Jenny Schlecht / Agweek Staff Writer
BISMARCK — Tanner Gue spends a lot of time with farmers in southeast North Dakota, helping them navigate conservation program options in his role as a biologist with Ducks Unlimited. In recent years, many producers with crops and cattle have expressed interest in grazing cattle on cover crops on their cropland. However, they typically have one concern: the financial risk of implementing a new practice.
BISMARCK — The Cover Crop and Livestock Integration pilot project is not the only agriculture-related project for which Ducks Unlimited has gone to the North Dakota Outdoor Heritage Fund for money. In fact, of five projects funded by the fund in which Ducks Unlimited plays a role, four have agricultural connections.
JAMESTOWN, N.D. — In 2012, Terry Griffin was flying into Jamestown, N.D., and was taken aback by the "potholes" in the fields in the Dakotas. "I didn't know what they were," he says. "I just never saw features like that in the field."
BISMARCK, N.D. — Students in Bismarck State College's farm and ranch management program mostly plan to return to family farms and ranches where they hope to someday take the reins on running the operations. But Tyler Schau, assistant professor of agriculture, technology and natural resources at BSC, says students' post-graduation plans don't always turn out that way.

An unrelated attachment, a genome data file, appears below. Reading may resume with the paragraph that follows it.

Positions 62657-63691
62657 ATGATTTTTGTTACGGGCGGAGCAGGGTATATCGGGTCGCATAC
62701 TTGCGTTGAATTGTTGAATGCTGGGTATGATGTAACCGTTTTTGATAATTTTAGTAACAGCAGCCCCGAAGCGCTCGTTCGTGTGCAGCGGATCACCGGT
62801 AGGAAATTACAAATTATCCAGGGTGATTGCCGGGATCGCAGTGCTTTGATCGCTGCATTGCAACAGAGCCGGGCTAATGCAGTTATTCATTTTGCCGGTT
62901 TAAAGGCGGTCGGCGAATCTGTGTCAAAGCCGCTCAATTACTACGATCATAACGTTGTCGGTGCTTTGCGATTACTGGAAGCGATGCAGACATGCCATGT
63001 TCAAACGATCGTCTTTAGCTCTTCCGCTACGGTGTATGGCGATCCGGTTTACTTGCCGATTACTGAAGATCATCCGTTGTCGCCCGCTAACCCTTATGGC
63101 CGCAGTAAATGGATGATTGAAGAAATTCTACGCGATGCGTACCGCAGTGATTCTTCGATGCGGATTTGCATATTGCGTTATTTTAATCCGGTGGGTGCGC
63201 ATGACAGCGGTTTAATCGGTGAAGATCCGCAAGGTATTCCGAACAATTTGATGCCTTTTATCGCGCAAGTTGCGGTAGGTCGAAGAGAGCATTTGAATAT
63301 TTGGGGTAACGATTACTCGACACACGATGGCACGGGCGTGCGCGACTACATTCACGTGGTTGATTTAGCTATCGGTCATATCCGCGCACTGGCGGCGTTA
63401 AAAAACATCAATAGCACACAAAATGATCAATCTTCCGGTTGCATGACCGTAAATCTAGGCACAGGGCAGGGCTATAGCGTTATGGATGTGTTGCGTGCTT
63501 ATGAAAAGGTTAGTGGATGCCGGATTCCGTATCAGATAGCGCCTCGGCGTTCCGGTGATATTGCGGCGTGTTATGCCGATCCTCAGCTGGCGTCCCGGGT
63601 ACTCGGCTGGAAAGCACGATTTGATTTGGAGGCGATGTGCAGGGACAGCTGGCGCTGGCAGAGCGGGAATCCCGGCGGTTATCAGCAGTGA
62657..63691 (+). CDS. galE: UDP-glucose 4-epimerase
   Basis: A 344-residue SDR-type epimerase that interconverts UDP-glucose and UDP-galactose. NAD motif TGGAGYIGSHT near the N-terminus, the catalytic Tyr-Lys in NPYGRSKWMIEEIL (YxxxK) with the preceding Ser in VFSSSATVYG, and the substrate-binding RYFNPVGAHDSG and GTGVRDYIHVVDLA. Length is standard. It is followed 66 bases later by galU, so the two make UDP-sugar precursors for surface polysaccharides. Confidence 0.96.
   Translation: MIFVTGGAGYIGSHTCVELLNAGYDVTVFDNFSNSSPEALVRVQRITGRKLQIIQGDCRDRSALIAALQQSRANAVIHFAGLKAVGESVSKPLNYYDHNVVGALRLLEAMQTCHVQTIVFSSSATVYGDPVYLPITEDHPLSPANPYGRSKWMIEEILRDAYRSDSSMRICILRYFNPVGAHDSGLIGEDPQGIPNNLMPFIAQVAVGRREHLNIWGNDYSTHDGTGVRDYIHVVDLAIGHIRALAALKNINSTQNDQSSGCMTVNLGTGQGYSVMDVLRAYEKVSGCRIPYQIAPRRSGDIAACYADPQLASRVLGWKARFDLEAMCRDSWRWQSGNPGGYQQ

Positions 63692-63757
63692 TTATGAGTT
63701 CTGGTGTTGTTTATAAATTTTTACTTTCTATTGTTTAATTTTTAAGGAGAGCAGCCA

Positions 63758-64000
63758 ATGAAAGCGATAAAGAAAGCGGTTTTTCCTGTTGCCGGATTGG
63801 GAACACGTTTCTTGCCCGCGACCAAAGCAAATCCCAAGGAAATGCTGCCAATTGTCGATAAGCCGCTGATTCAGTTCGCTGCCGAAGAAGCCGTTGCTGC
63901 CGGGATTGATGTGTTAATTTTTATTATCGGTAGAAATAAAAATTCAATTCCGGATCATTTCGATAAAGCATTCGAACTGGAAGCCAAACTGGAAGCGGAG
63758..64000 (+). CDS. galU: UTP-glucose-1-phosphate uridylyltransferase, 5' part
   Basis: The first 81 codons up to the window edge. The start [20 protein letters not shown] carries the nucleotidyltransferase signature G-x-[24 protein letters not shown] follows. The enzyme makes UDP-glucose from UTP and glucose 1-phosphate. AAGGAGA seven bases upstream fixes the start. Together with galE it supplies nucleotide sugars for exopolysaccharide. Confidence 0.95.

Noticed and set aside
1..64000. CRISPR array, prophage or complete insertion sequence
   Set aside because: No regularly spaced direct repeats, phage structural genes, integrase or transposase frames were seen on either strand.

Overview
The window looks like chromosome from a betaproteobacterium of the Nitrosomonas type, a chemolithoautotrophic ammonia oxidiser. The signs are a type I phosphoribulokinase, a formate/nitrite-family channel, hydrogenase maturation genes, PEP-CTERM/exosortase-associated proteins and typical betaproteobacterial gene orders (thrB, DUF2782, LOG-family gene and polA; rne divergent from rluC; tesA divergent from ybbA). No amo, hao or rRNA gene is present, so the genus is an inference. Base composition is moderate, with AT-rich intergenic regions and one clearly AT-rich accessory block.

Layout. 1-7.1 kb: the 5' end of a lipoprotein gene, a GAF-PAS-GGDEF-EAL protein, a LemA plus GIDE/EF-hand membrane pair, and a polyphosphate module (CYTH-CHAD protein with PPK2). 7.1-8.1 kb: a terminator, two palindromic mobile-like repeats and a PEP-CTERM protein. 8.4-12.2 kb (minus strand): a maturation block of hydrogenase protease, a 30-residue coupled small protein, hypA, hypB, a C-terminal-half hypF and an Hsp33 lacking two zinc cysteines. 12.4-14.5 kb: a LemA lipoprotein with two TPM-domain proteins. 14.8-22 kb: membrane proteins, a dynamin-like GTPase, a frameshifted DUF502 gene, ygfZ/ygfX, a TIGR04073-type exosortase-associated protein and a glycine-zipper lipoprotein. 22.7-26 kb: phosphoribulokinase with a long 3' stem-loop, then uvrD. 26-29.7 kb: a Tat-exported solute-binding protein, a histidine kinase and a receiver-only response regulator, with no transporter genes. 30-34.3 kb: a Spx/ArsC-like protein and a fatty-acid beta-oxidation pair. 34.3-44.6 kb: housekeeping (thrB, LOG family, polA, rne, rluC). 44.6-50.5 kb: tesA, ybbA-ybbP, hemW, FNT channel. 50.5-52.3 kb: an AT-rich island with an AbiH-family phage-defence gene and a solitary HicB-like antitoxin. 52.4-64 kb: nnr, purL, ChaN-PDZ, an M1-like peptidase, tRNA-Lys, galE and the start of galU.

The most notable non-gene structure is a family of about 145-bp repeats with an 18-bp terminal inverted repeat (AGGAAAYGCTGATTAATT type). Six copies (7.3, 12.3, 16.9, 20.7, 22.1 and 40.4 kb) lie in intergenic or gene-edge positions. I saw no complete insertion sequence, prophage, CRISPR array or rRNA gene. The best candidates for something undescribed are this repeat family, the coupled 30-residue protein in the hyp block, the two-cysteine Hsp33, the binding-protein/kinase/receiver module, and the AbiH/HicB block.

I didn't grow up in the country. Yes, I grew up on a farm and ranch. But to say it's in the "country" would be misleading at best. From my parent's house, you can get to Walmart or McDonald's in about five minutes. Houses line the horizon and block out any views that could be considered majestic. So moving out into the actual country was a new experience for me.
FARGO, N.D. — The U.S. Chamber of Commerce released a list of the states most likely to be negatively impacted in the event the U.S. withdraws from NAFTA, placing North Dakota at third, behind only Michigan and Wisconsin. Rounding out the list were Texas, Missouri, Ohio, Iowa, Indiana, Arizona, Nebraska, Pennsylvania and North Carolina. North Dakota's position on the list sounds about right to officials in the North Dakota Trade Office.
TAPPEN, N.D. — The charter for the FFA chapter in Kidder County was signed in 1960. Pete Martin, who has been the chapter advisor for 17 years, says the names of his father and many local farmers are on the charter. Back then, it was the Tappen FFA. About 10 years ago, students from Steele, N.D., located about 14 miles from Tappen, joined the program, which became Kidder County FFA.
EMMONS COUNTY, N.D. — Across the country, farmers and ranchers get sick. They get hurt. They die. And in most cases, someone is there to help plant or harvest or get the cows fed. Someone brings a meal and someone brings support.
I was pushing calves into the crowding tub the other day when, above the clanging gates, the drone of the hydraulic chute and the symphony of bellering calves, I could hear two little voices screaming numbers. Really, we couldn't have found a better job for two 5-year-olds than hollering out eartag numbers to their grandpa, who would type the numbers into the computer on the scale. My daughter and my nephew have voices that can cut through just about any cacophony. And, more importantly, they know their numbers well enough to be trusted to yell out each calf's new identification.
MILES CITY, Mont. — Montana cattle producers haven't had an easy go of it in 2017. More than 1 million acres burned in wildfires statewide, according to the U.S. Department of Agriculture, and much of that was pasture. And while drought conditions continue to ease, concerns about feed supplies and next year's pastures persist.